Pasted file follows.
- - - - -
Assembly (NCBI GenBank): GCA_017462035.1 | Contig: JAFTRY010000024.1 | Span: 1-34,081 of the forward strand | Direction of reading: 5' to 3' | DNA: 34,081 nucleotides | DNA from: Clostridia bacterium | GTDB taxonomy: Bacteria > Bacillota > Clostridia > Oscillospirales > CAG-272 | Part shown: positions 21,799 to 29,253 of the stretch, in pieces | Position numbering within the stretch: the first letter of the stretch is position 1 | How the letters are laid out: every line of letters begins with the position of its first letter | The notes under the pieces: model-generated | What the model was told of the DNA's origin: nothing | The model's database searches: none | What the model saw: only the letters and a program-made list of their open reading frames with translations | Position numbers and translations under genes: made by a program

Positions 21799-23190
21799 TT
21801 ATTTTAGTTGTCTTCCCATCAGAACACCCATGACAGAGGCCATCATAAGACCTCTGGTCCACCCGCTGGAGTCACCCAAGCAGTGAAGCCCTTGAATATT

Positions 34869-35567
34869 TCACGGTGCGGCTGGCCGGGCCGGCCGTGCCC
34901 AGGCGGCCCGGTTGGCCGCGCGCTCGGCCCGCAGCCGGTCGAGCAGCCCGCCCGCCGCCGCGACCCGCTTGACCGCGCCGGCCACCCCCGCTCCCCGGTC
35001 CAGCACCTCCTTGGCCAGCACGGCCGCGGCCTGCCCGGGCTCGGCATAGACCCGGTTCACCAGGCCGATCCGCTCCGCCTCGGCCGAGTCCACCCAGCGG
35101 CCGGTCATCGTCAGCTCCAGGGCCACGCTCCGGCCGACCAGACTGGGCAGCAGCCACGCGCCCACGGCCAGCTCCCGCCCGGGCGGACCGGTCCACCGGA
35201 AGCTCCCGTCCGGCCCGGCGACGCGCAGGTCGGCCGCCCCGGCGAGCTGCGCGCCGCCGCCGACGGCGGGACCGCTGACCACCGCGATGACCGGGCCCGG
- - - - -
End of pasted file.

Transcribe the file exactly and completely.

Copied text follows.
Assembly (NCBI GenBank): GCA_017462035.1 | Contig: JAFTRY010000024.1 | Span: 1-34,081 of the forward strand | Direction of reading: 5' to 3' | DNA: 34,081 nucleotides | DNA from: Clostridia bacterium | GTDB taxonomy: Bacteria > Bacillota > Clostridia > Oscillospirales > CAG-272 | Part shown: positions 21,799 to 29,253 of the stretch, in pieces | Position numbering within the stretch: the first letter of the stretch is position 1 | How the letters are laid out: every line of letters begins with the position of its first letter | The notes under the pieces: model-generated | What the model was told of the DNA's origin: nothing | The model's database searches: none | What the model saw: only the letters and a program-made list of their open reading frames with translations | Position numbers and translations under genes: made by a program

Positions 21799-23190
21799 TT
21801 ATTTTAGTTGTCTTCCCATCAGAACACCCATGACAGAGGCCATCATAAGACCTCTGGTCCACCCGCTGGAGTCACCCAAGCAGTGAAGCCCTTGAATATT

Positions 34869-35567
34869 TCACGGTGCGGCTGGCCGGGCCGGCCGTGCCC
34901 AGGCGGCCCGGTTGGCCGCGCGCTCGGCCCGCAGCCGGTCGAGCAGCCCGCCCGCCGCCGCGACCCGCTTGACCGCGCCGGCCACCCCCGCTCCCCGGTC
35001 CAGCACCTCCTTGGCCAGCACGGCCGCGGCCTGCCCGGGCTCGGCATAGACCCGGTTCACCAGGCCGATCCGCTCCGCCTCGGCCGAGTCCACCCAGCGG
35101 CCGGTCATCGTCAGCTCCAGGGCCACGCTCCGGCCGACCAGACTGGGCAGCAGCCACGCGCCCACGGCCAGCTCCCGCCCGGGCGGACCGGTCCACCGGA
35201 AGCTCCCGTCCGGCCCGGCGACGCGCAGGTCGGCCGCCCCGGCGAGCTGCGCGCCGCCGCCGACGGCGGGACCGCTGACCACCGCGATGACCGGGCCCGG